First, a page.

It is finished

The stage of dying on the cross is nearing its end. The mission that master Abaramentho (Jesus Christ) had to do is near completion, at least that major part where his physical body dies, and he gives what he had set to give to humanity, not bounded by linear time.

Into your hands I commend my spirit

“And it was about the sixth hour, and there was a darkness over all the earth until the ninth hour. And the sun was darkened, and the veil of the temple was rent in the midst. And when Jesus had cried with a loud voice, he said, Father, into thy hands I commend my spirit: and having said thus, he gave up the ghost.” – Luke 23: 44-46

Christ has died on the cross and gives his spirit to the Father. In reality, it is a large chunk of the ego that has been eliminated at this point, while Christ moves on into the underworld to do another part of his work, the one related to resurrection and the 8th initiation. The 7th initiation is finished at this point, and the Father is incarnated. The initiate now has Christ fully matured (though not yet resurrected), the Holy Spirit in his physical and etheric body, and his Divine Father incarnated in the physical body. The darkness has come to signal the move of the Christ into the underworld. Samael interprets that darkness in the following way:

“In the moment when the human being becomes united with his Innermost, he remains submerged within the profound darkness of the infinite, thus illuminating himself with his own spiritual fuel; the light that was illuminating him within all of the cosmic planes and within the entire infinite was a borrowed light, that light that nourished him was the light of the gods; they were his spiritual parents who nourished him with such a light. Now, he has to nourish others with his own light. The gods were nourishing him, were taking care of him, were illuminating him and feeding him in the same way that a mother does with the fruit of her womb, while her child grows and becomes capable to work and to be a cognizant citizen. So, once he is capable of becoming self-reliant, he no longer is in need of his parents.

Therefore, the one who becomes joined to his Innermost is already an elder brother capable of illuminating himself with his own spiritual fuel, extracted from the Tree of the Science of Good and Evil; thus, from within him, the gods remove their light, with which they were nourishing him during his state of spiritual gestation within the bosom of the Blessed Mother of the World.”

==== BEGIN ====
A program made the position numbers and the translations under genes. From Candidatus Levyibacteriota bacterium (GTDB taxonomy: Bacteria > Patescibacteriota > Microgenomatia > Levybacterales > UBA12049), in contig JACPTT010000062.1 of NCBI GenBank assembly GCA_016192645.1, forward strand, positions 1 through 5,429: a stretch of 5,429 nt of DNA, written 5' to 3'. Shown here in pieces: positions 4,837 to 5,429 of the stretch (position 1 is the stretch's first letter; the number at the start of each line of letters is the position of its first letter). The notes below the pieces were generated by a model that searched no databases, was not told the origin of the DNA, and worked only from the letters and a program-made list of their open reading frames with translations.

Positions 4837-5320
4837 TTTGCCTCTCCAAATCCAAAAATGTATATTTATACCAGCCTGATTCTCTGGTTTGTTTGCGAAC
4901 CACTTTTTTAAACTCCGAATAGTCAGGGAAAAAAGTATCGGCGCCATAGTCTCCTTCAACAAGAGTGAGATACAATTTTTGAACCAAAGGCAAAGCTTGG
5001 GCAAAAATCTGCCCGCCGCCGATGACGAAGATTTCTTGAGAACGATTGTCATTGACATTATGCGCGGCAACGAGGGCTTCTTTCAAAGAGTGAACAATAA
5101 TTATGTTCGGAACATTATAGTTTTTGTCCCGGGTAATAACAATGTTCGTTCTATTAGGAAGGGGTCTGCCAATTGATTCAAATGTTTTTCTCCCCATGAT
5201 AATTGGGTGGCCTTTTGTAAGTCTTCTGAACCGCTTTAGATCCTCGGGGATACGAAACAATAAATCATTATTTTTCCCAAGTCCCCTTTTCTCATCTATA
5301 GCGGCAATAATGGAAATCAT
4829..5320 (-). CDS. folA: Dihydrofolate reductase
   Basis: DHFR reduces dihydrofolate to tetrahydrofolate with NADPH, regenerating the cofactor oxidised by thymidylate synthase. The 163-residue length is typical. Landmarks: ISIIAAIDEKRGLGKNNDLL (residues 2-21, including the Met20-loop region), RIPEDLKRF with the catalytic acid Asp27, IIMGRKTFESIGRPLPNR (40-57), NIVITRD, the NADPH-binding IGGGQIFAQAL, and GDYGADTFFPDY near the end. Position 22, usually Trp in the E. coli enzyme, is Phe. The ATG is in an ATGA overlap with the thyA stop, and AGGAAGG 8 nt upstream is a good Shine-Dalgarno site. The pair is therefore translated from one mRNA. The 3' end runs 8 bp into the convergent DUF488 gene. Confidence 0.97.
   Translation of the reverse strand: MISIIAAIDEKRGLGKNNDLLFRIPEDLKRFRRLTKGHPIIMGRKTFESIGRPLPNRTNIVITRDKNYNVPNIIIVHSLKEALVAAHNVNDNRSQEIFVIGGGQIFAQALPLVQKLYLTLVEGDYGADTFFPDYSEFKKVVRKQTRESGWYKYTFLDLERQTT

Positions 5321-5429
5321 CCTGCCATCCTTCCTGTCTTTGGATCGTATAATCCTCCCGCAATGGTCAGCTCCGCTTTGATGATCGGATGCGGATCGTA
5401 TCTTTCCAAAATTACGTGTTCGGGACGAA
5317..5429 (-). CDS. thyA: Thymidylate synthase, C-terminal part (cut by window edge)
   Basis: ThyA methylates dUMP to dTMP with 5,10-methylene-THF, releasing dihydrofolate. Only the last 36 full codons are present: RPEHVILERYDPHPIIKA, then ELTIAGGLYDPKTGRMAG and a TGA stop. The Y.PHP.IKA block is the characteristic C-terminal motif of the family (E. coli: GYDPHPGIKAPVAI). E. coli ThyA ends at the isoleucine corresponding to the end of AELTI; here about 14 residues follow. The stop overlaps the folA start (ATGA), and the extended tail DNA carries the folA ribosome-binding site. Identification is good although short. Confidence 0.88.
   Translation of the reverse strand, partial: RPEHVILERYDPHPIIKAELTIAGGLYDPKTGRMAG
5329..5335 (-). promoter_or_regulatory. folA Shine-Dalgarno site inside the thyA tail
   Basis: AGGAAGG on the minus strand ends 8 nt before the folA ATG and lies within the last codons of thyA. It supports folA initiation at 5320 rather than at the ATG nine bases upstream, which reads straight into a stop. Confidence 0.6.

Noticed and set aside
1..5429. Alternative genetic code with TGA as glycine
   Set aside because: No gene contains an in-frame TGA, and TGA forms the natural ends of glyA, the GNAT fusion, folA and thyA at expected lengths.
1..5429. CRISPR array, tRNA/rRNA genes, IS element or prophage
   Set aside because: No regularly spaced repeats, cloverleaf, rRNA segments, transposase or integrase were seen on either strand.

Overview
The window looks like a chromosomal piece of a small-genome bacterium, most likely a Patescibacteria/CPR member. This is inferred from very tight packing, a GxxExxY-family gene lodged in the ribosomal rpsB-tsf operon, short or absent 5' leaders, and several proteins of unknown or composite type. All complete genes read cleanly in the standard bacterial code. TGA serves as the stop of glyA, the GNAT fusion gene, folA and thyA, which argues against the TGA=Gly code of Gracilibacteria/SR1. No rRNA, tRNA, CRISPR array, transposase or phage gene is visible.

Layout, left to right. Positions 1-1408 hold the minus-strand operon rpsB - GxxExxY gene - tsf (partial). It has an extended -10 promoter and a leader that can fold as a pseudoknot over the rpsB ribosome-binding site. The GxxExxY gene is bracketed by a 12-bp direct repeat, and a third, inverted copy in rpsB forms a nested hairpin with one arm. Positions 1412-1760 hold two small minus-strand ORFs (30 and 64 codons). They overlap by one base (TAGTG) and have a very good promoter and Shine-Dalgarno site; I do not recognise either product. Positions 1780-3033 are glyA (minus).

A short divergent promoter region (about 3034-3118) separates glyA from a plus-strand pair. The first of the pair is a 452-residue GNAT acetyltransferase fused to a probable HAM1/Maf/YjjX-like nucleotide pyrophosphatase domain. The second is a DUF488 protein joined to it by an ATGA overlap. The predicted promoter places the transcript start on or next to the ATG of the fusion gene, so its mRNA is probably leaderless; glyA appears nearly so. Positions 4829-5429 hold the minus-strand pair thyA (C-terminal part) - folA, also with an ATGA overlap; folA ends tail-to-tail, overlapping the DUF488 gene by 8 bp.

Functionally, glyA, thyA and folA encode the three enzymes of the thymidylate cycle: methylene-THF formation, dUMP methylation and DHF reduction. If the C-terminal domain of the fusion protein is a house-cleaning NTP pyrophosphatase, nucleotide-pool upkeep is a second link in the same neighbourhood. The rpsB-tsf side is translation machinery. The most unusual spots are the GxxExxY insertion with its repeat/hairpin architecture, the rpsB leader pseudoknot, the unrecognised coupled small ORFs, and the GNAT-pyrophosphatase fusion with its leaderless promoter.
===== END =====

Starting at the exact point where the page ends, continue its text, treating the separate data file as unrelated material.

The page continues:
In a few of his works, Samael states that while on the cross, Jesus said something that was interpreted by the evangelists in four different ways, and what he said was the following:

Eli, Eli, Lama Sabactani!

“There exists full documentation that the great Master Jesus learned Maya in Tibet, thus he spoke the Mayan language. As a proof of this, we have the phrase pronounced by him on Golgotha. This was a Mayan phrase that the Jews did not understand, because they did not speak Mayan. When Jesus uttered: “Eli, Eli, lama sabachthani,” the Jews said, “This man calls for Elias… let us see whether Elias will come to save him.”

Its meaning in Mayan language is: “I now merge in the pre dawn of your presence.”

It has been demonstrated that the great hierophant Jesus learned the Naga and Mayan in

Oriental Tibet. In the sacred Lhasa monastery in Tibet, there is a book that textually says: “Jesus became the most proficient master ever on earth.”

A wise writer has said:

It has been historically established that the science-religion Christ learned in Egypt, India and Tibet was Maya. A profound Maya occultism existed and Christ undoubtedly knew it; he elected his (Mayan) symbols as a base for his ideas of fertilising love. It cannot be supposed a coincidence that he chose the Mayan cross, the Trinity, the twelve apostles, and many other symbols to be the foundation of the great religious and scientific significance of his preachings.

Ostensibly, the Atlantean Mayas brought their religion to Mesoamerica. They colonized Tibet, Babylonia, Greece, India, and so on. The great kabir Jesus’ ritualistic language was Mayan. This can only be acceptably explained by means of the common Atlantean roots of the American and Mediterranean-Semite peoples.

I now merge in the pre-dawn of your presence” is a deep statement, showing that Jesus had knowledge and experience not only of this Universe, but also of the Source of everything. His Seven Words are a powerful testimony to the macro and micro levels of his work: of his mission as Jesus and as Christ on the planetary and Cosmic level, and on the level of each individual ascending in the path towards the Father.

Using this auspicious time of Easter for meditation on the Holy Week, on his last words, on the resurrection, and on the events that come after resurrection is a wonderful way to connect with our inner divinity and the masters of light. By striving to understand and to change inwardly, we are submerging ourselves more and more into that divine substance and its saving light.

HDP, April 2022.

Author: Dario